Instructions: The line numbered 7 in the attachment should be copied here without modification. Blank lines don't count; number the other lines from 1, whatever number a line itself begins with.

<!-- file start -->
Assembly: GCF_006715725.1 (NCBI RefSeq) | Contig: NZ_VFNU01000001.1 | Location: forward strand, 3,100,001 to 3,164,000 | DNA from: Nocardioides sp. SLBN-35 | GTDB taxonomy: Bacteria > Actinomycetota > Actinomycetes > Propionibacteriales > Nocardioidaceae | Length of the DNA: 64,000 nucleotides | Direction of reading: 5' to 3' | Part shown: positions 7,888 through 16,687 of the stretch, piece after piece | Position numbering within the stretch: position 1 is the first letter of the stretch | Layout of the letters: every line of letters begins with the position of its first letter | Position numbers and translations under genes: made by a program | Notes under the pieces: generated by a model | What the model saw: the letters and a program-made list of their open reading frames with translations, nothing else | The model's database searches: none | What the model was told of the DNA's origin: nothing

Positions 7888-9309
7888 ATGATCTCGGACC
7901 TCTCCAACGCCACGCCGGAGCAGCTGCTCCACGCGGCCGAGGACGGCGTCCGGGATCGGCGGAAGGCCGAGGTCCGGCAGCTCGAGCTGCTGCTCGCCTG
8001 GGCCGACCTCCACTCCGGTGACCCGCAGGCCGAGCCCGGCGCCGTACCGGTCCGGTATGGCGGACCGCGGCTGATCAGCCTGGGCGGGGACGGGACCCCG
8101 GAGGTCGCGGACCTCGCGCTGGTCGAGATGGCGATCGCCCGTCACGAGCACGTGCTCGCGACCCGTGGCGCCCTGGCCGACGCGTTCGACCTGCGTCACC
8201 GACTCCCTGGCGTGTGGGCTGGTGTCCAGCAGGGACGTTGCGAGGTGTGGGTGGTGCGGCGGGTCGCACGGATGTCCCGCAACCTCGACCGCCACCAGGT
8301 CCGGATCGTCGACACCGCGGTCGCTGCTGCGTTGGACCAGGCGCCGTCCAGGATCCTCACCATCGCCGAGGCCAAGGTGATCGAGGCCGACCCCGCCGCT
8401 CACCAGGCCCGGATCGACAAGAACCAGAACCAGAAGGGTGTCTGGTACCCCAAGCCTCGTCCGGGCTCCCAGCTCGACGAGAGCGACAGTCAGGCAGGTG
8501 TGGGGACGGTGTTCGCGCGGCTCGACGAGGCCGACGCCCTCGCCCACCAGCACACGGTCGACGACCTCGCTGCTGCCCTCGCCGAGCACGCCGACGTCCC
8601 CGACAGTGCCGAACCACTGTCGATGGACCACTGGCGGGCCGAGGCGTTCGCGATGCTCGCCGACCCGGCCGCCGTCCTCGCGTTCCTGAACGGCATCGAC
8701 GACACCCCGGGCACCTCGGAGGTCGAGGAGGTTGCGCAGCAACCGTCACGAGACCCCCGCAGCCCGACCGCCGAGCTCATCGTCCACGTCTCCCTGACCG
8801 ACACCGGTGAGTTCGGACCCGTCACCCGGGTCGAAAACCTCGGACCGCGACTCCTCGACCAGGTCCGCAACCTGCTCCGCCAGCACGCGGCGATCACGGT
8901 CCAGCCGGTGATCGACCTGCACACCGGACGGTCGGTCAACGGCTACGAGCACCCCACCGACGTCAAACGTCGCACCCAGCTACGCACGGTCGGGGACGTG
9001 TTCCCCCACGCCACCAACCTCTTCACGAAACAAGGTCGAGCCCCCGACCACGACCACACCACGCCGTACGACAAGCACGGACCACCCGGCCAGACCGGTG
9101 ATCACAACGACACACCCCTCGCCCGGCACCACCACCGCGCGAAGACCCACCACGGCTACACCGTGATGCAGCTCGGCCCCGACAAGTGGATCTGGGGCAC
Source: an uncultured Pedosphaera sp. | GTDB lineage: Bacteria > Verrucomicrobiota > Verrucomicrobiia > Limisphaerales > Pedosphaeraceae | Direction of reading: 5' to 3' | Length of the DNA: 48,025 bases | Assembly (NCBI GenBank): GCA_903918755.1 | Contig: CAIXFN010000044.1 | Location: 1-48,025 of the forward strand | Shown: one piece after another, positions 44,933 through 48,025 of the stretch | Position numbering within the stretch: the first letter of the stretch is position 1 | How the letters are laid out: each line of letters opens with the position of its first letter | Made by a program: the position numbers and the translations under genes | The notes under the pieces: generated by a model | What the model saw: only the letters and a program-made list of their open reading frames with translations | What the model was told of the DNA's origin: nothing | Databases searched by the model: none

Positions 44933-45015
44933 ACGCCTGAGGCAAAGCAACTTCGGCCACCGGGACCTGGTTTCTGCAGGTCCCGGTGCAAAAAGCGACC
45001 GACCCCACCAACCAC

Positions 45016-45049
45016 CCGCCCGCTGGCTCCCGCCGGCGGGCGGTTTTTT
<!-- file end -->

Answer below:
8201 GACTCCCTGGCGTGTGGGCTGGTGTCCAGCAGGGACGTTGCGAGGTGTGGGTGGTGCGGCGGGTCGCACGGATGTCCCGCAACCTCGACCGCCACCAGGT